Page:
Arsenal and City to fight for Lewandowski: Borussia Dortmund's Polish star Robert Lewandowski had reportedly agreed a move to Bayern Munich next summer, but that turns out not to be the case - and has sparked huge Premier League interest, according to the Sunday Mirror. "City have been alerted by Lewendowski’s claim that his proposed move to Bayern Munich when his contract expires next summer is not a done deal," the paper reports. "Etihad boss Manuel Pellegrini may even be prepared to sacrifice Edin Dzeko in a swap deal for the 25-year-old Pole if City are given further encouragement by the player. Arsenal remain cash rich and keen to sign a world class striker. The Gunners are prepared to pay £25 million to land Lewandowski in the January window before he becomes a free agent next summer."
Paper Round says: Hard to see why City need Lewandowski given their wealth of talent up front, but Arsenal are a different matter. Arsene Wenger's side are flying at the moment, but are still in great need of a top-of-the-line striker - and Lewandowski would be a snip at £25 million in January, even though his contract is up in June.
Crunch time for United and Rooney: "Manchester United are running the risk of Wayne Rooney leaving Old Trafford for a cut-price fee next summer after it was revealed they have yet to make any contact with his representatives," reports the Mail on Sunday. Rooney has finally found some good form after nearly two years in the doldrums, but the paper warns that United "will need to start negotiations within weeks" since the 27-year-old has just 20 months left on his contract. But there's a warning: "Any negotiations could be scuppered this week by the launch of Sir Alex Ferguson’s autobiography, which may well reopen the well-chronicled rift between them."
Paper Round says: This summer Rooney gave the impression that he was keen on leaving Manchester United to try something new and different in the last few years of his career. Hard to see why anything would have changed on that score; it's about time he did something different.
'Civil War' at the FA as chief Grey Dyke fighting to keep his job: He's only held the position for a few months, but FA chief executive Greg Dyke is already "under attack" for the manner in which he's put together the commission looking at improving football, according to the Mail on Sunday. "There is open boardroom dissent," the paper claims. "Questions have arisen over Dyke’s management style concerning a lack of accountability… unless there is some radical reform in the coming days, it looks like Dyke’s attempt to seize the initiative will go the same way as those of his predecessors who ended their days at the FA unhappily."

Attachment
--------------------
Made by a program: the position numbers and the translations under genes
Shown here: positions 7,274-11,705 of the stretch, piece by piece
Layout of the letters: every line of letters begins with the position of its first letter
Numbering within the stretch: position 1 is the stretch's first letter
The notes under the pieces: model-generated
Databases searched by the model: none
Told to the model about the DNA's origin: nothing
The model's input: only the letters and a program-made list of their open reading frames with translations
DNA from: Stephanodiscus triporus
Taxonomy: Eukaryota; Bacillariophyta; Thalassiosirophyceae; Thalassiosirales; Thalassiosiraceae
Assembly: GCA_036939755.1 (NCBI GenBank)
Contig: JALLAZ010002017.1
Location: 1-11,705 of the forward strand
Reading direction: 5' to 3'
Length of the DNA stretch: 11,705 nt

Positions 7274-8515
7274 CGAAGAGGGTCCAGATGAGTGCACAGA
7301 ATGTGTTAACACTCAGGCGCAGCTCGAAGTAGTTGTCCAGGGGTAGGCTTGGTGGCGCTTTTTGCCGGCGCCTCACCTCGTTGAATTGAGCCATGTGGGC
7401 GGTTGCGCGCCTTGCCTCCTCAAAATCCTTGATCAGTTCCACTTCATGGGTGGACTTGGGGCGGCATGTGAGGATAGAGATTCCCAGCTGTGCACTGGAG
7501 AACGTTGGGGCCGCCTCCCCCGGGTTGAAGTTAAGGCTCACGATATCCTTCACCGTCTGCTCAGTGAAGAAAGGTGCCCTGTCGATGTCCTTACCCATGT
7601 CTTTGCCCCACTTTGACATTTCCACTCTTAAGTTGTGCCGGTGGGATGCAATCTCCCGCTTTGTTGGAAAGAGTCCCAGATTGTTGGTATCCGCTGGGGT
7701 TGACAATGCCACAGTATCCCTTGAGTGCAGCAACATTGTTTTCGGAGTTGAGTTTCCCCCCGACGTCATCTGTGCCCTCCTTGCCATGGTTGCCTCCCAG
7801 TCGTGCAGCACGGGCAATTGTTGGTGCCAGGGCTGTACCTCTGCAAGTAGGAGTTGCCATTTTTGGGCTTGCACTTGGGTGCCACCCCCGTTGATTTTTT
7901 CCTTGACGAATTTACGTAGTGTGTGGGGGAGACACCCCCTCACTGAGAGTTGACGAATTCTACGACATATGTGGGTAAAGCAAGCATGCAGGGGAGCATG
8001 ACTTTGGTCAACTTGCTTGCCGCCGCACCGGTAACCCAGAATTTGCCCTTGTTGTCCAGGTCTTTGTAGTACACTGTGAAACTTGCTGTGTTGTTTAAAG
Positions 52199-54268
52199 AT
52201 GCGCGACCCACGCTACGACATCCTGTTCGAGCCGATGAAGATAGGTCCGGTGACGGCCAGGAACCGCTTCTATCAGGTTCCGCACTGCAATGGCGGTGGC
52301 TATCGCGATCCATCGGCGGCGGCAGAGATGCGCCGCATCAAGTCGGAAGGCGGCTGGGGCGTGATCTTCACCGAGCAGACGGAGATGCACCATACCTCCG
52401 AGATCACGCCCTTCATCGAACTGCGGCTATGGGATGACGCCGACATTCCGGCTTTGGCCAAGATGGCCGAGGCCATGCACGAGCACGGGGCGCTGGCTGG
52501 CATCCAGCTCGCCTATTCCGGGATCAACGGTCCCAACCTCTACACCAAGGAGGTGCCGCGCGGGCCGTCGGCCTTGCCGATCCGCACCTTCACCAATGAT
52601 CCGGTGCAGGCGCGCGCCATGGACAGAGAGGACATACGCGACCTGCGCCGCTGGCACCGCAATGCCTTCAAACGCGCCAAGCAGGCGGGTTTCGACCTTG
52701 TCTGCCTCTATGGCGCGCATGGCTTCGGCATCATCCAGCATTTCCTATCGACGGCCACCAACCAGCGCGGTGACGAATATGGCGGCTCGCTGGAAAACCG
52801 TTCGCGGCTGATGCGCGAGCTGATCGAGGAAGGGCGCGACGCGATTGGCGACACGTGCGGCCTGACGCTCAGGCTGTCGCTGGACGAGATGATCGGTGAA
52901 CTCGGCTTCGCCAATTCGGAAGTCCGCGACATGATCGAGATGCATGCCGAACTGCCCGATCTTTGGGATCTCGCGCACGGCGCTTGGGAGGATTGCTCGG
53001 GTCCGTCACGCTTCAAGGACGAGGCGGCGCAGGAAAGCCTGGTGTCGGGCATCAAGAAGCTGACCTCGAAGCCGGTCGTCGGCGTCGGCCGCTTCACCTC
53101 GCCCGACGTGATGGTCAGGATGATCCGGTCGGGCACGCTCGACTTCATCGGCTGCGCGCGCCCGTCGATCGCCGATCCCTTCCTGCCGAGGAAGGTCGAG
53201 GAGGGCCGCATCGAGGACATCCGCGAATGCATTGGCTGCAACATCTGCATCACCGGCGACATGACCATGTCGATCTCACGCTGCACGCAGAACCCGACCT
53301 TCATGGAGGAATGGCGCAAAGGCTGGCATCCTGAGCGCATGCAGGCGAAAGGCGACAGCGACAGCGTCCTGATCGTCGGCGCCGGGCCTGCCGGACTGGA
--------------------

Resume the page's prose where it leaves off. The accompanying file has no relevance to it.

The Sunday Telegraph runs a similar report, calling the disputes "civil war".
Paper Round says: This whole FA commission thing is utter nonsense. The idea that anything the FA does could make the slightest difference to football in England is, frankly, laughable. They've been outmanoeuvred by the Premier League, UEFA and Sky for years, to the point that what was once the undisputed highlight of the season - the FA Cup final - has become an embarrassing afterthought that has to be squeezed in around what many now see as the only proper matches, in the Premier League and Champions League.
On top of that, this commission is looking to fix something that's probably not broken. Sure, England have not won the World Cup in nearly half a century. But why on earth should England win the World Cup? Argentina haven't won it for nearly 30 years now, and they've got far more talent in their ranks. The idea that tournament success can be created by a bunch of old men on the FA gravy train chatting away in a boardroom is a bad joke.
Zaha desperate to leave United: The 18-year-old left Crystal Palace for Manchester United in a blaze of publicity in January (despite being loaned straight back to spearhead Palace's successful promotion push) but he now wants to do a U-turn as England future hangs in the balance. The Mail on Sunday reports that United chiefs now want to bet the farm on Adnan Januzaj, leaving Zaha as a benchwarmer who has lost his spot in the England pecking order to Raheen Sterling and Andros Townsend. "Zaha's now feels he is best going out on loan from United and may even have to consider a long-term future elsewhere," report the paper.
Paper Round says: It's baffling that Zaha was given plenty of pre-season time on the pitch, did very well, and yet has not had even a sniff of a chance with the champions during this campaign. Internet conspiracy theorists have suggested off-pitch shenanigans are the only possible explanation, but that seems unlikely. Instead, Zaha seems to be a player that Alex Ferguson liked the look of, but whom Moyes doesn't fancy at all. David Moyes, that is.